Tag Archives: RHS

Easton Walled Gardens – a forgotten gem brought back to life

A garden is always a labour of love, but what if your garden is 400 years old, covers 12-acres and is completely overgrown by brambles, elder and sycamore trees up to 25 feet high?

This is what faced Ursula Cholmeley in 2000. A young mother with a toddler and a new baby, she decided (and persuaded husband Fred) that the once magnificent gardens at the ancient family seat at Easton in Lincolnshire deserved to be brought back to life. And two years later they started work, having to bring two nine tonne tractors in just to remove the top growth.

Easton Park’s story is rather sad. In 1901 an imposing manor house, Easton Hall, stood proudly above the steep tiered steps down to an immaculate terrace and huge walled garden, split by an imposing 106 metre line of clipped yew, planted in 1852. Franklin D Roosevelt honeymooned there, and David Niven was a later guest.

But the hall was requisitioned by the army during World War II and the soldiers based there – from the parachute regiment – are said to have literally trashed the place, letting off live rounds in the house and throwing hand grenades into the greenhouses. Later the lead was stolen from the roof and the entire building was demolished in 1951. It was only the fact that the bulldozer broke down that the gatehouse and stables remain today. In one part of the garden, there’s a steep spoil heap where you can still see the debris from where the bulldozers simply tipped hundreds of years of British history down the hill.

After ten years of hard graft with a small team and no corporate budget, the Cholmeleys have performed a minor miracle. A hidden garden has been coaxed out from the undergrowth. There are cutting gardens with hundreds of sweet peas, billowing summer borders, lawns and steps, clipped hedging and smart pathways, leading to hidden walkways. Some of it, as you expect, is still work-in-progress and you can see the scale of the task that still faces the team.

However it is a fabulous place to visit for gardeners, or families who want a day out with room to roam and a treasure around every corner. I even found giraffes. Yes giraffes. And unlike many historic houses, children are positively encouraged to stay ON the grass: there are containers with an assortment of footballs to borrow.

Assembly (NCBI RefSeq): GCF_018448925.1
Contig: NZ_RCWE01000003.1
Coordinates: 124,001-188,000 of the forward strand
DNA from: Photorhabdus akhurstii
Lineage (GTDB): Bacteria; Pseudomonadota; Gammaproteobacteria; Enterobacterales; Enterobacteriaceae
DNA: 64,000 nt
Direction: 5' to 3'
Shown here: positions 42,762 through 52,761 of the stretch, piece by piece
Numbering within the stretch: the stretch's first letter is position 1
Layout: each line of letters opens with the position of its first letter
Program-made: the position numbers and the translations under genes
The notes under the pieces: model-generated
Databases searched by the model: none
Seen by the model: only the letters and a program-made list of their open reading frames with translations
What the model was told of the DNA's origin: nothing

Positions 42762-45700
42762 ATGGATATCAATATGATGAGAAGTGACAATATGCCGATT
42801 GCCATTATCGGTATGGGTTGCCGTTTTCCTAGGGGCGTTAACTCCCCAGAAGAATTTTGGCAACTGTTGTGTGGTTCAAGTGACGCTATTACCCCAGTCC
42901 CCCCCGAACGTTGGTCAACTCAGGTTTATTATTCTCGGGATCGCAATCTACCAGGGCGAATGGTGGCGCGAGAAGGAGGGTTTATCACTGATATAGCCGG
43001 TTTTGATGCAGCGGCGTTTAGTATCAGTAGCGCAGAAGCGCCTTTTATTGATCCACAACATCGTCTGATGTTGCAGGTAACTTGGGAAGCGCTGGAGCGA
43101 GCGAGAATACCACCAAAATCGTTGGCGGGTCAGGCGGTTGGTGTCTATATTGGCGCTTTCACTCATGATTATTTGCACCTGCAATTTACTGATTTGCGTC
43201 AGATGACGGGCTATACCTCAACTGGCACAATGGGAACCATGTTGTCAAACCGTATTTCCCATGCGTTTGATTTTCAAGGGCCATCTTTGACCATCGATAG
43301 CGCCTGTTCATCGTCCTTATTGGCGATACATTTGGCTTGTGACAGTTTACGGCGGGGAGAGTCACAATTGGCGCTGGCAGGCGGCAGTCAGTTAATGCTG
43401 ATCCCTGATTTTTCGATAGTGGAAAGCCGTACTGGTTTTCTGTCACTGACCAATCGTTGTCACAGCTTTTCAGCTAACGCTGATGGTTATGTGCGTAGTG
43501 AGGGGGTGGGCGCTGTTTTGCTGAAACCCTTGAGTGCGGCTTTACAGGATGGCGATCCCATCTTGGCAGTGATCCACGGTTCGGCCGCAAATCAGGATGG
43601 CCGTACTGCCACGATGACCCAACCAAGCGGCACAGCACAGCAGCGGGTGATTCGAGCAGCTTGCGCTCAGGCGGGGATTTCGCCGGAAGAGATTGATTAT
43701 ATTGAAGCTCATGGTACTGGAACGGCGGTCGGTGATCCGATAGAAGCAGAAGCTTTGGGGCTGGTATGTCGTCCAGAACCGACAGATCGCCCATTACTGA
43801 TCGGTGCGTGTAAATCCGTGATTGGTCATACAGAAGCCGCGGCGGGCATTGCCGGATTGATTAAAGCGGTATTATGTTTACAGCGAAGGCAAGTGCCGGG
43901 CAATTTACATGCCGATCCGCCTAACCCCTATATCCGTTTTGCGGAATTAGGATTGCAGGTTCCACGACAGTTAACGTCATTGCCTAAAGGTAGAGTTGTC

The once derelict buildings that remain (you have to get your head around where the actual house once stood by reading the helpful information boards dotted around various vantage points) are now transformed into pleasant tea rooms, and you can sit on a sunny patio overlooking scented gardens. There’s even a viewing platform for great views and at the moment, a ‘swallow cam’ where you can see the feathered visitors nesting in the potting shed roof. The History Room has photographs which show the astonishing task taken on over the last decade.

It took me just over an hour to get there from Northampton, up the A43 and the A1. Entry is £6.25 or £2 for 5-15s.

You can visit the garden’s website here

All photographs and text © NorthamptonshireGardens

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Video of the slide down from the Westland Magic garden at Chelsea Flower Show (that big pyramid thing)

I can only apologise for the terrible witch-like cackle at the beginning and end of this video. However, I did come down from this enormous several storey garden in a metal slide. he poor chap at the end is just a random person who happened to come down after me.







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To get up there, first you queue – unless you are a celebrity in which case you queue-jump – then you go up a few floors in a lift. The queue is long.  I probably wasted an hour of garden exploring but figured it would be worth the wait. Goodness only knows if they will be opening up on public days – the queues will be enormous.